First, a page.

January 2011

Looking back on the ASBMB undergraduate poster competition

The American Society for Biochemistry and Molecular Biology Undergraduate Affiliate Network will host its 15th annual Undergraduate Student Research Poster Competition in Washington, D.C. on April 9. The competition has grown from just under 50 participants in 1997 to almost 180 in 2010. To celebrate this anniversary, we interviewed a number of former poster competition award winners to learn how ASBMB has affected their scientific careers.

HernandezHector H. Hernandez

Hector H. Hernandez won a poster competition award in 1999 for his poster titled “Modeling the cytochrome C reductase domain of spinach nitrate reductase.” That year, the society’s annual meeting was held in the Moscone Center in San Francisco, Calif. Hector recalls being amazed by the number and diversity of the participants: “I remember walking into the assembly hall in the Moscone Center in San Francisco and being struck by how many people were there. It was like a coming home to me. These individuals were like me, thought like me and approached unknown questions in a systematic manner looking for answers that push our understanding of the world around us. The other thing that struck me was the diversity of the members of the scientific community. Although the people there spoke many languages and were from diverse backgrounds, the common language of science united them.”

Hector started his professional science career at Valencia Community College in Orlando, Fla., where he became involved in the National Institutes of Health Bridges to the Baccalaureate program. The program offered him the opportunity to conduct summer research in Michael Barber’s laboratory in the College of Medicine at the University of South Florida. While at USF, Hector presented his award-winning poster at the San Francisco ASBMB meeting and met his future graduate advisor. Hector’s research in the Barber lab also led to a peer-reviewed publication in the Archives of Biochemistry and Biophysics (1). After graduating, Hector continued on to the Massachusetts Institute of Technology for both graduate school and postdoctoral experience in the labs of Catherine L. Drennan and Janelle R. Thompson. Currently, Hector studies how microbes adapt to extreme environments as the Dr. Martin Luther King Jr. Scholar in the department of civil and environmental engineering at MIT.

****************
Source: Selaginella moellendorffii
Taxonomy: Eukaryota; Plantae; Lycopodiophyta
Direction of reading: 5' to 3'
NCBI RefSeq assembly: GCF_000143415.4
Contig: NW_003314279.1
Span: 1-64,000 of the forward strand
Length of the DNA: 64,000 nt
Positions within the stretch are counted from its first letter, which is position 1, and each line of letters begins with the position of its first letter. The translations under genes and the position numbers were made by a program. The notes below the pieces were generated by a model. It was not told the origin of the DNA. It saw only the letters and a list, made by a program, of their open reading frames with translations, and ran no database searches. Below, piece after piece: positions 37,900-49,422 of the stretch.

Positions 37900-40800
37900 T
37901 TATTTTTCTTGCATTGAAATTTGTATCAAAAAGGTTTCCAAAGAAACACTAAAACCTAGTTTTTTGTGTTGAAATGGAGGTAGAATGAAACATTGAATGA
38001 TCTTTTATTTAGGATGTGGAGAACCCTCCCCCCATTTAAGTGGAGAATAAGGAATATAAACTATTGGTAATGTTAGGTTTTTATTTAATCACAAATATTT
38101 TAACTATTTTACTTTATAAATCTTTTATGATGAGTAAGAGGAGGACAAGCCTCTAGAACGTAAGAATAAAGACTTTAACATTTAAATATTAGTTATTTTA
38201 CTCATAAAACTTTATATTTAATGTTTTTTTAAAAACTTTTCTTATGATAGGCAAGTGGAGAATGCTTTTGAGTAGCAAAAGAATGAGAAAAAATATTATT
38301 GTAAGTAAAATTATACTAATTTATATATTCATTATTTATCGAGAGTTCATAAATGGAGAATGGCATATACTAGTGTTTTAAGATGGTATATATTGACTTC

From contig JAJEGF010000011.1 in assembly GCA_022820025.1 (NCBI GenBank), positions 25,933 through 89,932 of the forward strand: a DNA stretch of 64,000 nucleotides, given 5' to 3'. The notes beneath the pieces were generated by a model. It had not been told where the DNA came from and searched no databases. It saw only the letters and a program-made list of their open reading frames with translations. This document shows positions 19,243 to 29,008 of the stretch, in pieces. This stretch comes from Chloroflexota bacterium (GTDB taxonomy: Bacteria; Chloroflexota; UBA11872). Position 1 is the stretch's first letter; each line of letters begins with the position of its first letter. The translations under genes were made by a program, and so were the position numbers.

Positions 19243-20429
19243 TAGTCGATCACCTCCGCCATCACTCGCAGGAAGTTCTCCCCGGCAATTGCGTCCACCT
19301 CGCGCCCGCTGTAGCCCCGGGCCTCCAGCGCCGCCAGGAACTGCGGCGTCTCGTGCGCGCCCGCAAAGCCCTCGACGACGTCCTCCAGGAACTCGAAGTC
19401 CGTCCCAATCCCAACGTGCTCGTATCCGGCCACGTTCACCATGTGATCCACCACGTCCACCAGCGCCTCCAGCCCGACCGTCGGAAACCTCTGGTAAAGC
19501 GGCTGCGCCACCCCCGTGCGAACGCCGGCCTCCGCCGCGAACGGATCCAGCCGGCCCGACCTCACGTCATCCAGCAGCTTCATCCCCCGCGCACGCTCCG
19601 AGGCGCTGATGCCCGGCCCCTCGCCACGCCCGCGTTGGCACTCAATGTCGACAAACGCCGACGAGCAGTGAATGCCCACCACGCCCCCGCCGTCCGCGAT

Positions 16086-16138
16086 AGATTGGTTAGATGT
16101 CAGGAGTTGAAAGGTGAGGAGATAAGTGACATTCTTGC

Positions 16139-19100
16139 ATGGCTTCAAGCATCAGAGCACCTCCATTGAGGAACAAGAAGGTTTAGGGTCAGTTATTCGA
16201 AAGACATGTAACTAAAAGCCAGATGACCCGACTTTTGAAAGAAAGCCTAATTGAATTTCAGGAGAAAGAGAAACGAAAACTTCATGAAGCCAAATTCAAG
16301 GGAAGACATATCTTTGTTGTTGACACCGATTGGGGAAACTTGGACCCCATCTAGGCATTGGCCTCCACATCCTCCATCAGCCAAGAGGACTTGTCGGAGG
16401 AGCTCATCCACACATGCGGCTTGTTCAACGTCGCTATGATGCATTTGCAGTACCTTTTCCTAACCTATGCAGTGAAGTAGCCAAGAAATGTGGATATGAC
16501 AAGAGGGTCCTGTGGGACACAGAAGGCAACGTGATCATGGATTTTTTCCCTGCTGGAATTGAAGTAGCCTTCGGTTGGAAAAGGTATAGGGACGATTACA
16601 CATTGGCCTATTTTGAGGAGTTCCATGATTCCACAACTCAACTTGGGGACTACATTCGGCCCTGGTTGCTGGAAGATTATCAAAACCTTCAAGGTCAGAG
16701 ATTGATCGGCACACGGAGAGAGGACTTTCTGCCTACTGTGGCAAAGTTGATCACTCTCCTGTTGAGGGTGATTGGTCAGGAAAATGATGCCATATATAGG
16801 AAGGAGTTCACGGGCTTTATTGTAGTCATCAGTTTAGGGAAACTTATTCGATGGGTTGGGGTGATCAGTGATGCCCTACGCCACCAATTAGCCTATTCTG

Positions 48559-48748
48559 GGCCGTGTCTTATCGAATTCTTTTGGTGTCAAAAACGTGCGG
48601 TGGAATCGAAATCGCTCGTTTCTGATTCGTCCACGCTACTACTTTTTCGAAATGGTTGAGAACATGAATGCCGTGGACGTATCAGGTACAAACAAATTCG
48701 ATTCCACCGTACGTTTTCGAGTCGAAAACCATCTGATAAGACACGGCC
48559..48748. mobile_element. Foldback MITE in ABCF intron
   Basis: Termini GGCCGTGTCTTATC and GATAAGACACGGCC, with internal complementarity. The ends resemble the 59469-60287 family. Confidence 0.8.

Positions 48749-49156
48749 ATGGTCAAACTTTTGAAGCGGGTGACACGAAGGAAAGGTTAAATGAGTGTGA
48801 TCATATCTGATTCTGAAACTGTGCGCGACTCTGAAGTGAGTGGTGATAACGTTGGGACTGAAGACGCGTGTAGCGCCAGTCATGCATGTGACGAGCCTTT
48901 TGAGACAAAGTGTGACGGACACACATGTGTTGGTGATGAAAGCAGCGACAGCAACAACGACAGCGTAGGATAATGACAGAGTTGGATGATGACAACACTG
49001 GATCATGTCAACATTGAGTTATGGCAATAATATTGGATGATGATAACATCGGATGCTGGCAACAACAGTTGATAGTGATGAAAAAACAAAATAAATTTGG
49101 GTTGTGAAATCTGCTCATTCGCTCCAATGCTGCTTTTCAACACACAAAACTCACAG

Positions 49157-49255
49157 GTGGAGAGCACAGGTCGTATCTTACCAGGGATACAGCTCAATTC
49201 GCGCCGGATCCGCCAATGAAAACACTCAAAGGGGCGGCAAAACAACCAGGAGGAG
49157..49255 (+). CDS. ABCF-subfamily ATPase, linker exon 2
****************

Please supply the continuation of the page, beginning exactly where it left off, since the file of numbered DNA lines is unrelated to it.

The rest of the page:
“The ASBMB-UAN experience gave me the opportunity to go and experience an international scientific conference,” says Hector. “Before that, my only contact was with my lab and department members at my academic institution. I do not want to diminish these experiences, but the ASBMB-UAN experience opened up a whole different world to me. I enjoyed seeing how old friends met and caught up on science and life during the conference. These interactions confirmed that being a scientist is a fruitful and rewarding life. It was great to see how scientists who do not always agree on an interpretation of a fact could still be civil and even friendly to each other.”

Attending the annual meeting and participating in the poster competition also had a major impact on Hector’s career path. He explains, “The ASBMB conference was where I met my Ph.D. advisor. If it were not for that interaction, I do not believe that I would have had the opportunity to pursue a Ph.D. in chemistry at MIT. I do not think I could emphasize enough the impact that interaction has made on my life. It is these fortuitous encounters that are possible at a poster session or in short talks that can present opportunities that go far beyond the ability of an undergraduate to comprehend at the time. It is only long after the event that you begin to comprehend and appreciate the significance of that interaction.”


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